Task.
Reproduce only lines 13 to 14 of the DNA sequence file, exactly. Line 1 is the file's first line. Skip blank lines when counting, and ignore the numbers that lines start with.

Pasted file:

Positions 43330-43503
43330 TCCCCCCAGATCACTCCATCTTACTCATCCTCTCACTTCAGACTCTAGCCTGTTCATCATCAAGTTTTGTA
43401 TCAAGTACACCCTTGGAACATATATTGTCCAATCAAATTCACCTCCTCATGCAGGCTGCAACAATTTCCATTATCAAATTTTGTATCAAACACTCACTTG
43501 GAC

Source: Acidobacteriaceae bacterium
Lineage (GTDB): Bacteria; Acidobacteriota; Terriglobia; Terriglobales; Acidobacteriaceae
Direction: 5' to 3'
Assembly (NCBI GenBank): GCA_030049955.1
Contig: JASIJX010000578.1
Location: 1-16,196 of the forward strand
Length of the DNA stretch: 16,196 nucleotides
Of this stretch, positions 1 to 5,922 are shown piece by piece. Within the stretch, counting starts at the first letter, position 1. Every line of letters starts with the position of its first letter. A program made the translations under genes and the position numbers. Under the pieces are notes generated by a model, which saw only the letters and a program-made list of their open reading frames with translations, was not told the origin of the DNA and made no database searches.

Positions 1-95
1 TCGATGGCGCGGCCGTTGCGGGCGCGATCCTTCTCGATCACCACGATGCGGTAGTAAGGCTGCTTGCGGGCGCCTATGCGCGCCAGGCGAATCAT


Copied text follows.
Positions 1-95
1 TCGATGGCGCGGCCGTTGCGGGCGCGATCCTTCTCGATCACCACGATGCGGTAGTAAGGCTGCTTGCGGGCGCCTATGCGCGCCAGGCGAATCAT